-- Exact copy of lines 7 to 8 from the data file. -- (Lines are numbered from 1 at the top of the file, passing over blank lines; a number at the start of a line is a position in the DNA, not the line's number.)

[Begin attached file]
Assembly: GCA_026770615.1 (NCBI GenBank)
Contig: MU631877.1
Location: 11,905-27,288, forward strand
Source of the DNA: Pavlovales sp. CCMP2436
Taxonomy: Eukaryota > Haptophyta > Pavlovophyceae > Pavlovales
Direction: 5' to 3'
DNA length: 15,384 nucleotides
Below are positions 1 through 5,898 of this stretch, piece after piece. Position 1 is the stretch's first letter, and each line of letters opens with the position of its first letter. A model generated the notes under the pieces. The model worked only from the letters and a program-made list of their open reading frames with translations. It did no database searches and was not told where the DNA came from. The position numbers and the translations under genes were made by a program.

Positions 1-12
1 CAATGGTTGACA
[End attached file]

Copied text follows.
DNA length: 15,384 nucleotides
Below are positions 1 through 5,898 of this stretch, piece after piece. Position 1 is the stretch's first letter, and each line of letters opens with the position of its first letter. A model generated the notes under the pieces. The model worked only from the letters and a program-made list of their open reading frames with translations. It did no database searches and was not told where the DNA came from. The position numbers and the translations under genes were made by a program.